The Electoral College creates a national majority for new Presidents, regardless of the popular vote margin. Reflecting the will of majorities in the 50 states, the College legitimizes the result. A sharply divided America gave Lincoln only 39 percent of the vote in 1860. But Lincoln won 180 electoral votes more than double the second place finisher, Breckinridge. If America used direct elections, even more third party candidates would arise to render U.S. election vote margins even more inconclusive than in the past.
The third criticism is that the winner-takes-all provision cancels the votes not cast for a states Presidential choice. For example, Virginia votes cast for Mondale in 1980 were cancelled because all 13 of our electoral votes were given to Reagan. In fact, all elections have this effect since theres only one winner in every contest.
The abolition of the Electoral College would have a significant negative impact on our political system. First, a President would no longer be elected by the collective will of the 50 states, thus reducing the importance and influence of states like Virginia. Second, candidates would tend to campaign in urban areas, no longer seeking to win statewide. This might alienate millions in small towns and rural states. Third, a re-focus on urban areas and away from statewide politics would undermine a two-party system that serves this continental republic well. A splintered and incoherent set of regional and issue-oriented parties would likely spring up. State legislatures and the U.S. Congress might transition to multi-party governing coalitions as fragile, ineffective and short-lived as those found in many European Parliaments today.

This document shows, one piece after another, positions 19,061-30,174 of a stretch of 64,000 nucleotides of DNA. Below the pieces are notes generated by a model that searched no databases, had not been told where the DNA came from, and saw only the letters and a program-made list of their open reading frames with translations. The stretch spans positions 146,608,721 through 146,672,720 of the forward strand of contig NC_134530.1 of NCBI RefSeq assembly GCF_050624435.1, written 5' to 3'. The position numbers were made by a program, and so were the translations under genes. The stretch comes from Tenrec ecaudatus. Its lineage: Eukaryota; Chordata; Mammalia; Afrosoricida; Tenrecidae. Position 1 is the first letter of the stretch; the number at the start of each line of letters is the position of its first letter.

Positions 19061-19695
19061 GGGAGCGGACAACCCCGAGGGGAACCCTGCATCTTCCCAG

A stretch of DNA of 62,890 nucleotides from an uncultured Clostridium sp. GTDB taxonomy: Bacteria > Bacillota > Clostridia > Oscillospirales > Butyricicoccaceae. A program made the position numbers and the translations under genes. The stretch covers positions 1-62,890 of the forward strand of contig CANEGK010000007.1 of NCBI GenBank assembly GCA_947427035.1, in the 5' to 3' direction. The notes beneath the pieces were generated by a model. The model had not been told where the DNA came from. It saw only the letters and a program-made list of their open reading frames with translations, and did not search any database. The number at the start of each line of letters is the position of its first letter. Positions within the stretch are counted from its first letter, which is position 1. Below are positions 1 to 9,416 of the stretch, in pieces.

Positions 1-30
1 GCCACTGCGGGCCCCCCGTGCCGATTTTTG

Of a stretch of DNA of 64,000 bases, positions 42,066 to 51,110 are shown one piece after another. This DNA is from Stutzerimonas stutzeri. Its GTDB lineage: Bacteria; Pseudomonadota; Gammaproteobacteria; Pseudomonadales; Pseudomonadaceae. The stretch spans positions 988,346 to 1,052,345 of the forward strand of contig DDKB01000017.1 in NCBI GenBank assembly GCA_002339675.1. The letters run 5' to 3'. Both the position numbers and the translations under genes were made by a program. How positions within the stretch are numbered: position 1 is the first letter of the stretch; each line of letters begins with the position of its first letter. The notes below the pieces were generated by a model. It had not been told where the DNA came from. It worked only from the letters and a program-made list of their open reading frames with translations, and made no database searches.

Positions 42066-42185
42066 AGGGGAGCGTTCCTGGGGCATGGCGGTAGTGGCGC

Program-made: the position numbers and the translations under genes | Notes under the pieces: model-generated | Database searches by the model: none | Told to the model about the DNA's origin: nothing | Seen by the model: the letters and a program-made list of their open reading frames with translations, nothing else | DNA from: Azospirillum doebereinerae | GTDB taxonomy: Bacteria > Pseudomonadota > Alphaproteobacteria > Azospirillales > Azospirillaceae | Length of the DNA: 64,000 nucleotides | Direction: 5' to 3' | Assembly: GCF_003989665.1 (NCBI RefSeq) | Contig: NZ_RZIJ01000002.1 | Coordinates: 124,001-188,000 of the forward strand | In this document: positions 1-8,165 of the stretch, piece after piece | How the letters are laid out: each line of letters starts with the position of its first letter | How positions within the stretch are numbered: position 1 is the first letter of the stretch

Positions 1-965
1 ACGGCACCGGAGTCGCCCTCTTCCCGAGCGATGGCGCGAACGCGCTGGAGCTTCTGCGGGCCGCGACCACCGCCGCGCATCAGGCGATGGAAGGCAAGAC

Fourth, the number of Presidential candidates would rise sharply, not to win but to deny any candidate 50 percent of the vote. This would lead to a national run-off election with political deal-making and ballot litigation that make Florida in 2000 seem like a minor episode. Finally, citizens of small and rural states ignored by Presidential campaigns would consider leaving a union that no longer valued their votes in choosing a President. The historic small vs. large state Constitutional compromise would be dissolved. Forces of disunity the Founders sought to avoid would arise.
The Founders Electoral College is a unique republican mechanism. It creates Presidential majorities, engenders national Presidential campaigns, and maintains a robust federalism which operates most effectively within a strong two-party system. When someone says lets abolish the Electoral College it is fair to ask with what would you replace it, and how would the new system affect American federalism, our two-party system, and the unity of the United States? Removing one gear from a watch affects the entire mechanism.
Michael C. Maibach is an Old Town Alexandria resident and is President and CEO of the European-American Business Council.